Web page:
Mosquito trapping started in Dane County and the Madison area last week. With all the rain in May and warmer temperatures, the mosquito season got off to a strong start. We trapped the highest overall numbers ever for this week, with an average of 1826 mosquitoes per trap. This compares with 300 per trap, the previous record for these trap locations. Use personal protection, including a good repellent, to reduce risks.
This summer the UW-Madison Medical Entomology Lab is partnering with local public health offices from over a dozen locations (additional partners may yet be added) in southern Wisconsin counties to look for potential vectors of the Zika virus. If the Asian tiger mosquito (Aedes albopictus) — one of the types of mosquito known to be capable of carrying and transmitting Zika virus — is living in Wisconsin, it would likely be found near the southern border of the state (this map shows the estimated Aedes albopictus range according to the CDC).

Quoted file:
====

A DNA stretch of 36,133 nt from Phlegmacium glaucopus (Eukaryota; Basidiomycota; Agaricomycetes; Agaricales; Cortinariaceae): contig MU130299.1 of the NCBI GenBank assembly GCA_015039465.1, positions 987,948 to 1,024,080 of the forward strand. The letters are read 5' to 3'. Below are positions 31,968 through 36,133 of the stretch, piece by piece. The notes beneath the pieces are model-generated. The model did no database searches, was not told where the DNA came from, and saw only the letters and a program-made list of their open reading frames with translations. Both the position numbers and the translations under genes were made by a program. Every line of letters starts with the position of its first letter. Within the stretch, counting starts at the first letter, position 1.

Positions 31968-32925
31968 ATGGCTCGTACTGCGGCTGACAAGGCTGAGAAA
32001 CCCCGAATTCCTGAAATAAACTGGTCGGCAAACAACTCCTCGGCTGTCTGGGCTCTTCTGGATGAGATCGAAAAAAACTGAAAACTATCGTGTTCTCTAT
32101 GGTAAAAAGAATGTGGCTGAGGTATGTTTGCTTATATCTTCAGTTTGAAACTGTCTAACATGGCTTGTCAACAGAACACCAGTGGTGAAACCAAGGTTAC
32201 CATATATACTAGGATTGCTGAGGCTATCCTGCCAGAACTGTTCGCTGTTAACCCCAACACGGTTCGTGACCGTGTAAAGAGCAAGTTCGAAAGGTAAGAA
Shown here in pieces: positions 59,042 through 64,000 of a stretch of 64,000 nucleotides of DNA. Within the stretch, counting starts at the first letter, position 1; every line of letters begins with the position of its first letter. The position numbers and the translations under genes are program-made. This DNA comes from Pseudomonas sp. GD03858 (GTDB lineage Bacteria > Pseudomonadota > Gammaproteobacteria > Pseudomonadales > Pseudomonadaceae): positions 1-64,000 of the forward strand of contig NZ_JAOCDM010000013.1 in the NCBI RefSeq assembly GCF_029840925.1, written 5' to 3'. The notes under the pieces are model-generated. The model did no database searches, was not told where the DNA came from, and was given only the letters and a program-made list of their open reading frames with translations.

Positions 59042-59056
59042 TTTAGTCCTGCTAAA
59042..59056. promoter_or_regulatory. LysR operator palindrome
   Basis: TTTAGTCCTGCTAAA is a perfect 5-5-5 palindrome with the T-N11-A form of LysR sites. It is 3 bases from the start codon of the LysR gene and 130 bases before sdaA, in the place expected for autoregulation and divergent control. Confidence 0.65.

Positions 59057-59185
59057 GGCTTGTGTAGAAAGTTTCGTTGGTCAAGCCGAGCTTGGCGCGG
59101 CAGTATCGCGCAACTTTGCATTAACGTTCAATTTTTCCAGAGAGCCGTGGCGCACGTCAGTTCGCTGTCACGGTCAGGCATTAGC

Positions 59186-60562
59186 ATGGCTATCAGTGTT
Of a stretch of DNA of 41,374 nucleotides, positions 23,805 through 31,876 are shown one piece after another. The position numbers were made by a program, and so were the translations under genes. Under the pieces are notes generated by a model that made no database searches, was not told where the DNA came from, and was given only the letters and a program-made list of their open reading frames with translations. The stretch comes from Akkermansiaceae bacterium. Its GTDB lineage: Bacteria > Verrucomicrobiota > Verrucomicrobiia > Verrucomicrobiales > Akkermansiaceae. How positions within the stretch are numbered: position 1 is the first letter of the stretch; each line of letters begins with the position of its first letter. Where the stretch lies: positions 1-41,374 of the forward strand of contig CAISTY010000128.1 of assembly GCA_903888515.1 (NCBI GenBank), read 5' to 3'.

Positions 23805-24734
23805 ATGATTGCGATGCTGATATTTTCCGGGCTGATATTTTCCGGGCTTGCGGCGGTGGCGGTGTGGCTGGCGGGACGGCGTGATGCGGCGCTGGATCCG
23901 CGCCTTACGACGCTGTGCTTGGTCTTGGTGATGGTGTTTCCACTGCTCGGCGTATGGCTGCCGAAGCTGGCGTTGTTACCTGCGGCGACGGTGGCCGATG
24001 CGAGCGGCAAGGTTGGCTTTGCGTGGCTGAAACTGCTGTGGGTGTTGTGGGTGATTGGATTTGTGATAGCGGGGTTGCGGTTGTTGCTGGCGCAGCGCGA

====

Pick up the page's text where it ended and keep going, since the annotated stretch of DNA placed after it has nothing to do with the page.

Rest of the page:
The Asian tiger mosquito is a mosquito that evolved in forested areas to oviposit (lay it’s eggs) in small, water-filled areas such as holes in trees. This is a trait that is well adapted for oviposition in small man-made containers, and in fact some of the most important habitats for this mosquito in urban and suburban environments are areas with accumulations of used tires. We will use a trapping method known as “ovitrapping” that takes advantage of this egg-laying behavior. Each of our public health partners will set out cups partially-filled with water and including an “egg stick” — a setup that is ideal for these container breeders to lay eggs. Egg sticks will be checked each week for mosquito eggs (pictured below), and sent to our lab in Madison if any eggs have in fact been left. Because the Asian tiger mosquito is not the only container breeder that may visit one of our traps, eggs will be hatched, and the larval mosquitoes will be identified (larval Aedes aegypti pictured below). Any potential vectors of Zika virus found this summer will be reported to local public health offices, and if needed, further prevention methods will be pursued.